Abrdn, the Edinburgh investment giant, said on Tuesday its assets under management and administration slipped 1% to £496 billion in the first half of 2023 as it reported net outflows “excluding liquidity” of £4.4 billion.
Abrdn said positive flows of £1.9 billion at its Interactive Investor (ii) business were “offset by outflows” in its investments unit and adviser business.
Abrdn shares fell as much as 11% to around £1.93 to give the FTSE 100 firm a stock market value of roughly £3.7 billion.
That’s despite the Edinburgh investment group also announcing on Tuesday it will double its current share buyback programme to £300 million.
For the last 12 months, Abrdn shares are up roughly 20%.
Abrdn said its first-half net operating revenue was 4% higher at £721 million with growth in its adviser and personal businesses offsetting lower revenue in its investments division.
Adjusted operating profit for the first half was up 10% to £127 million, but Abrdn reported IFRS loss before tax of £169 million (H1 2022: loss £326m) “largely driven by the fall in market value of our listed stakes.”
Interim dividend was unchanged at 7.3p.
Abrdn CEO Stephen Bird repeated his confidence in the group’s current strategy and dismissed speculation by analysts that the Edinburgh firm could attempt to sell off parts of its business.
“A break up is out of the question,” Bird told Bloomberg News.
“You can’t respond to the cycle by looking at just one part of the business.”
Bird said in his results statement: “We continued to move at pace to execute our strategy over the first six months of 2023 in a challenging macro environment.
“Thanks to Abrdn’s revenue diversification and the resilience we have built into our business with the acquisition of Interactive Investor last year, we grew revenue by 4% and adjusted operating profit by 10% over the period.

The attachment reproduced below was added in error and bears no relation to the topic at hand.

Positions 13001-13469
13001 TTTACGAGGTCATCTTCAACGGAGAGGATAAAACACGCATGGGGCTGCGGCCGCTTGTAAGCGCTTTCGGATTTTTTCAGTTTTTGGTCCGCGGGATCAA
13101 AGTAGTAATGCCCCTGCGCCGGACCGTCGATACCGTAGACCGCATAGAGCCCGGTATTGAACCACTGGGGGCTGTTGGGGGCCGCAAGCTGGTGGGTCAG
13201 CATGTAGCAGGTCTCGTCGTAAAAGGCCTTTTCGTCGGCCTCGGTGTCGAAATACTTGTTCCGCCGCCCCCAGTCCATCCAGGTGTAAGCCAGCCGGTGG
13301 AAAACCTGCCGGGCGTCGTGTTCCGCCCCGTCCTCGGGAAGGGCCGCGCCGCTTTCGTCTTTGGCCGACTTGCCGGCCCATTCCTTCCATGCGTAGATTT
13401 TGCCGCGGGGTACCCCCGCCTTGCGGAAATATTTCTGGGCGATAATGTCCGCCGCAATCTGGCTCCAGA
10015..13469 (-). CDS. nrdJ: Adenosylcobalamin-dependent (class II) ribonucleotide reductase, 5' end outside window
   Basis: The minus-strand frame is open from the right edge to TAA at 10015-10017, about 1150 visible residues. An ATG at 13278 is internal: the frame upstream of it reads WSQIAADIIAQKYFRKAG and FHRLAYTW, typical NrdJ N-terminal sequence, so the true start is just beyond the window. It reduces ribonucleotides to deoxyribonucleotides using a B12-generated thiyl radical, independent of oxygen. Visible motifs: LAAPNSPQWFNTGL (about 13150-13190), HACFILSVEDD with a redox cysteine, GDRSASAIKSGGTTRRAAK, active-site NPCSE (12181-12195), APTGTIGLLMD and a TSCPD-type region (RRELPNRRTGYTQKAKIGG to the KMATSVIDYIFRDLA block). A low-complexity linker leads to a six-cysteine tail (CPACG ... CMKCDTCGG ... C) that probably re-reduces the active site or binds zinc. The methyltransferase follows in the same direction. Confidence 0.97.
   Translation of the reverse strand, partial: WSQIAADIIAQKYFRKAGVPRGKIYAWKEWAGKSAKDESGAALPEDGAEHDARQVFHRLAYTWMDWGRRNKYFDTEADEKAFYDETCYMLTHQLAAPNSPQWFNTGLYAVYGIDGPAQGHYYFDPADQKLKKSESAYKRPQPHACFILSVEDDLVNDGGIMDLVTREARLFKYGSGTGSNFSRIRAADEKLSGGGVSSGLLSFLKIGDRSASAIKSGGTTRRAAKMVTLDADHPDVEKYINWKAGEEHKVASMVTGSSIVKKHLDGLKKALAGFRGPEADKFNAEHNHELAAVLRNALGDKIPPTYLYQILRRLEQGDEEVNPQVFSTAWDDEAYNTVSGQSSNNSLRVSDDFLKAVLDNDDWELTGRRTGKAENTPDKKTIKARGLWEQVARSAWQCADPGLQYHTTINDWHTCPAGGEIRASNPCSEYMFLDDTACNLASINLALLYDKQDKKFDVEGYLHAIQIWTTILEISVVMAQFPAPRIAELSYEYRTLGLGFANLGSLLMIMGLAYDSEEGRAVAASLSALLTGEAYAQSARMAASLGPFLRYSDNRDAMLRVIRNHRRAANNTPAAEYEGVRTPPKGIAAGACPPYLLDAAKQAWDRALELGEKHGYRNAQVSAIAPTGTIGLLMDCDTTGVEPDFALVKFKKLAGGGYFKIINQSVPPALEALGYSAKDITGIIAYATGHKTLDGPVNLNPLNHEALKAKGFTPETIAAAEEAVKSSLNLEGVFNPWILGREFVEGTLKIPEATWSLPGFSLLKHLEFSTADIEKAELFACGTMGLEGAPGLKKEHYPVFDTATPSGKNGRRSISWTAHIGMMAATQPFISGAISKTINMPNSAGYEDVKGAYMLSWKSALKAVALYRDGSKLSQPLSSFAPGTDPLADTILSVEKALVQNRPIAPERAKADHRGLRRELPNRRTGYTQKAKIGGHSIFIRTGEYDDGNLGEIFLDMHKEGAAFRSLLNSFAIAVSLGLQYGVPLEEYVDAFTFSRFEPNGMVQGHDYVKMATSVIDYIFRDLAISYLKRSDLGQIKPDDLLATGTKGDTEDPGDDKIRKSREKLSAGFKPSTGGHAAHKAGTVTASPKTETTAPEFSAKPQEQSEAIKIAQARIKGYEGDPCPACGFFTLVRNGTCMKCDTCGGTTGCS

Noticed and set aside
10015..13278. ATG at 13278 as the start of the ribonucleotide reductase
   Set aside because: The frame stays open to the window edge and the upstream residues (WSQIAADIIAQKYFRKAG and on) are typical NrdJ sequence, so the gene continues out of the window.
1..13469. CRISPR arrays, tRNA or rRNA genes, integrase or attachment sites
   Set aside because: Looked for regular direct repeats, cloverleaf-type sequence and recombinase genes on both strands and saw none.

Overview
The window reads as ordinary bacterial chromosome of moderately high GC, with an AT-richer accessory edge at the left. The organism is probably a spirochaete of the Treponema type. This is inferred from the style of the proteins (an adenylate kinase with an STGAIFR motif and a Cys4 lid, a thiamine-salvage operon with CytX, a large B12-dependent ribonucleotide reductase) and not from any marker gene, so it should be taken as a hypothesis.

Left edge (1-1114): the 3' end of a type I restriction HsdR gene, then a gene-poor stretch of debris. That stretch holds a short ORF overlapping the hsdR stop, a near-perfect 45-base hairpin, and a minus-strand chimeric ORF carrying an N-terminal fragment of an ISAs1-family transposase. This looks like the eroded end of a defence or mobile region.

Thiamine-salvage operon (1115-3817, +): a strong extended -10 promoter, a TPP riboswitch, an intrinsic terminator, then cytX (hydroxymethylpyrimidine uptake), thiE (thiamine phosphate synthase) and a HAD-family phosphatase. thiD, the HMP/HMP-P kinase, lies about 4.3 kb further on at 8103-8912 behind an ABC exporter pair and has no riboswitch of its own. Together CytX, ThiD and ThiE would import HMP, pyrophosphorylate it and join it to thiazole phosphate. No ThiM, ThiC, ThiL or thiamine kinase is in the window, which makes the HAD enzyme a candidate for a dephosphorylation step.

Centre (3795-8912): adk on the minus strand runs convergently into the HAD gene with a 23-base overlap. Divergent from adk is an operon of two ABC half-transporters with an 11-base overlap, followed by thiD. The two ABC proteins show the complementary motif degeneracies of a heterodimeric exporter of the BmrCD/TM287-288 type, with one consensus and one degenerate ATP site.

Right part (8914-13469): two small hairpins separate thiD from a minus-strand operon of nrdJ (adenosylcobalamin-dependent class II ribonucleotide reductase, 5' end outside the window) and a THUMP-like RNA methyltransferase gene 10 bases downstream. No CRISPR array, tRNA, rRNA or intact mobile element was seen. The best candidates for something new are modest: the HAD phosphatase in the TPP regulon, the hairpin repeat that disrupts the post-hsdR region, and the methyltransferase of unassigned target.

“We are on track to deliver our £75m cost savings target in Investments as we continue our work to restore that business to a more acceptable level of profitability.
“We have a strong balance sheet, bolstered by £535m of cash realised during the period from the sales of our non-core Indian investments in HDFC Life and HDFC Asset Management.
“This supported a share buyback of £150m, which is near completion, and we are announcing an extension to this programme to £300m.
“We have also deployed capital during this period to further strengthen our position in Investments through bolt-on acquisitions.
“We look forward to completing our acquisition of the specialist healthcare fund management business of the US-based Tekla Capital, during H2, which will add some $3.2bn of AUM and $32m of revenues.”
Bird added that Abrdn’s asset management business needs to be restored to a higher level of profitability and that there is still work to be done to complete the transformation of the firm.
RBC Brewin Dolphin senior investment manager John Moore said: “Abrdn’s results are a real mixed bag, but there are some tentative signs its move towards diversification is beginning to pay off.
“The closure of its Global Absolute Return Strategies fund and the selling down of its Indian investments mark the end of an era as it looks to build a modern financial services business.
“The latter is helping to fund further shareholder returns, with the share buyback programme being extended …
“The addition of interactive investor is proving to be a major part of Abrdn’s transformation plan, while further acquisitions will bolster its offering.
“Although its share price is up one-quarter on a year ago, Abrdn still has some way to go with its plans and there will be challenges ahead as markets remain volatile.”